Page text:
From: by Joshua Schimel, J. 2012. Writing Science: How to Write Papers That Get Cited and Proposals That Get Funded

I often find that the papers I read – both those from native speakers and those from non-native speakers – want to put across an interesting message but are doing it in a language that only the small inner circle can understand. But what’s the point of writing if not many can understand it. So let’s try to stop all the shouting and start the process of simplifying. It will be a whisper to start with, but I’m convinced that in the end science will be able to tell a more forceful story.

What reviewers are looking for

I was recently at a very interesting symposium in Munich. The keynote speaker was a senior editor for Nature and he was there to tell us academic writing teachers what they, the editors, at Nature were looking for in a paper. I conscientiously took notes and have now found the time to get them into preliminary powerpoint slides to use at my next workshop. I thought I’d let others benefit from what I learnt, so here are the slides I’ve just produced.

What reviewers are looking for

For me, much of what the editor said was linked up to a book I’ve just finished reading. It’s about telling a story in scientific papers. But that is another story, and therefore another blog, for later.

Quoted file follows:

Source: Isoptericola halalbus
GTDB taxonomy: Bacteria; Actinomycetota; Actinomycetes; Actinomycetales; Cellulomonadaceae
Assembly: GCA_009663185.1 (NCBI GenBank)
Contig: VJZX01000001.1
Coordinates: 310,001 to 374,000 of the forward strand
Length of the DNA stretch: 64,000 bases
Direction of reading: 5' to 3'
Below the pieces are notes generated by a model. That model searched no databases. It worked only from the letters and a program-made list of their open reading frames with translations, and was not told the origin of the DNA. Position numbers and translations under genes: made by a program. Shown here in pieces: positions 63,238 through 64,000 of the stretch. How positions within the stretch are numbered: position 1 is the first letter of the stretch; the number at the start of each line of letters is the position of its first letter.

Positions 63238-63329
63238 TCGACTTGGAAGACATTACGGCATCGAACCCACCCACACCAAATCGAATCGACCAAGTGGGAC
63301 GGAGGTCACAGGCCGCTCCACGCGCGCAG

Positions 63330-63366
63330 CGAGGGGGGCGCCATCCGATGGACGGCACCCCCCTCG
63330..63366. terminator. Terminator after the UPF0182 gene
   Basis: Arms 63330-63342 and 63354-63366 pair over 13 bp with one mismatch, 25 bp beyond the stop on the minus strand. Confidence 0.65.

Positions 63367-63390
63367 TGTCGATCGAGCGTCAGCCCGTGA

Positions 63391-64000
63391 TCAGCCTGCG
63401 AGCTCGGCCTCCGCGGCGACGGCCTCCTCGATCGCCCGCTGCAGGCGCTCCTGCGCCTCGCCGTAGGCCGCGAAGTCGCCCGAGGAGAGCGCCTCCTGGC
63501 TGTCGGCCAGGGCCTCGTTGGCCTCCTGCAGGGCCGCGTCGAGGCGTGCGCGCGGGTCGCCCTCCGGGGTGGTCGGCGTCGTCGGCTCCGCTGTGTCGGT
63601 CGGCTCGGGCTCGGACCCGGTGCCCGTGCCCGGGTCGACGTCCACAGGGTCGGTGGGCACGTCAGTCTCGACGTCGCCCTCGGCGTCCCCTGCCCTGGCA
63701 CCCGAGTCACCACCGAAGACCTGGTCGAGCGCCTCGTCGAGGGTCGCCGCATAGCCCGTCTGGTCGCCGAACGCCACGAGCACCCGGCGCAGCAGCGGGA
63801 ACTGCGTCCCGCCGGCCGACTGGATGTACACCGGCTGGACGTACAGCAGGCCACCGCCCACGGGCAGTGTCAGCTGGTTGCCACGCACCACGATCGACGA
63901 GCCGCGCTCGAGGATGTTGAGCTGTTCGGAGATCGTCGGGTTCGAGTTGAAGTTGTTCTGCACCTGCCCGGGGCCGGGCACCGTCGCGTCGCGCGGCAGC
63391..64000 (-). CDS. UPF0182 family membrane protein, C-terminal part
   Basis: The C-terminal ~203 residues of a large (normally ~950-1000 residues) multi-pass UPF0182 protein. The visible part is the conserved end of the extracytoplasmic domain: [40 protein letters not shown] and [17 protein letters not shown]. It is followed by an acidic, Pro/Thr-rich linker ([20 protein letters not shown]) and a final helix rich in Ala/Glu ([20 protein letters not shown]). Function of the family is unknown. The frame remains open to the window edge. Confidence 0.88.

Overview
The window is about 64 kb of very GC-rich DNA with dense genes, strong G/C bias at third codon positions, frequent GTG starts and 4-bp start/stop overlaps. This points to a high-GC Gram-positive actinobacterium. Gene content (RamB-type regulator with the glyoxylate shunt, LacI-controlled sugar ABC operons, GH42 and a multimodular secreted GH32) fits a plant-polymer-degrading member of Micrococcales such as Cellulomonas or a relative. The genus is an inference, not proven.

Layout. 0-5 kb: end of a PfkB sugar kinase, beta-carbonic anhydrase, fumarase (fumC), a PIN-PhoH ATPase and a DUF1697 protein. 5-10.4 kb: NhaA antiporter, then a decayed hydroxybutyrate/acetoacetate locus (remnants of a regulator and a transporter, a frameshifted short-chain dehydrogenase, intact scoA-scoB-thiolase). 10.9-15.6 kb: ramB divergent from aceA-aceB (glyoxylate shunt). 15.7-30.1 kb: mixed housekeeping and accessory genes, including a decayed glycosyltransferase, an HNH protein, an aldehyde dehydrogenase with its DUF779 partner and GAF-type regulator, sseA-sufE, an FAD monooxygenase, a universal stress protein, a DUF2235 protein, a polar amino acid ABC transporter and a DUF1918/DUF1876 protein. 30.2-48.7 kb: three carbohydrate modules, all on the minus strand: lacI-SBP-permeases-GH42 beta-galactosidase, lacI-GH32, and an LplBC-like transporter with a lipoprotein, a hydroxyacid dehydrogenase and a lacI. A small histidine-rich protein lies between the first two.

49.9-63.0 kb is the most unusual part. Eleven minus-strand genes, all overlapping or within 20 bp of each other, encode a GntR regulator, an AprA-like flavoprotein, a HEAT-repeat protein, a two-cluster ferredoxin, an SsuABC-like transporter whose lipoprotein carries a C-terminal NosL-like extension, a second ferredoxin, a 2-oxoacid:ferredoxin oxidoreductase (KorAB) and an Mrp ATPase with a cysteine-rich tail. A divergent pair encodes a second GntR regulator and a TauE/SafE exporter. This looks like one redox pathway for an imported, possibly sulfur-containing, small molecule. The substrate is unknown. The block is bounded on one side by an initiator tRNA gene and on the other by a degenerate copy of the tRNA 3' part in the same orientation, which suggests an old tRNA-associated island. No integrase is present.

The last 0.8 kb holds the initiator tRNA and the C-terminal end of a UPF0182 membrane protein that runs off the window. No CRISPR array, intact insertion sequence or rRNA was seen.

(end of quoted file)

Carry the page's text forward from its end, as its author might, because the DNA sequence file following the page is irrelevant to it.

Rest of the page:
New book suggestion

The geeky side of me ordered a book recently Writing Science in Plain English by Anne E. Greene, 2013 University of Chicago Press.  I’m now half way through it and it is definitely going on my book list as a recommended book. It provides a good summary of what is currently considered as good academic English – unfortunately a genre that isn’t read too often these days.

What I learnt in England last week

I find that every time I go to England I learn something new about my language. This time it was from a conversation with a charming Barbadian-French law student on the plane flying back. Apart from a very interesting conversation on multi-culturalism, what I learnt on the language side was that someone from Barbados is called Barbadian, and not Barbadan, as I originally used. What did she learn? Language-wise probably what a start-up is. She had never heard the expression before.

Conversations like this always remind me of how little I really know about my own language, and how, because English is spoken as a native language by so many people in different parts of the world, there really is no ONE correct English. English speakers grow up with their language being used in different ways by different people all over the world, and, although they may sometimes laugh about the differences, they usually enjoy the diversity.

What I learnt on holiday

I’m just back from a week in England; one of those essential trips to keep my English up to standard and visit family at the same time. What did I learn? Well, my cousin told me that “Old timer” is a very German expression. He would use “vintage” to describe an old car. And he should know, he has one.
This all just goes to show you are never too old to learn and that my German does sometimes interfere with my English – which I have known for a long time! There of course other German/English “false friends”. I’ll put a short list together some other time. If you know of any that should be added to my list, just let me know!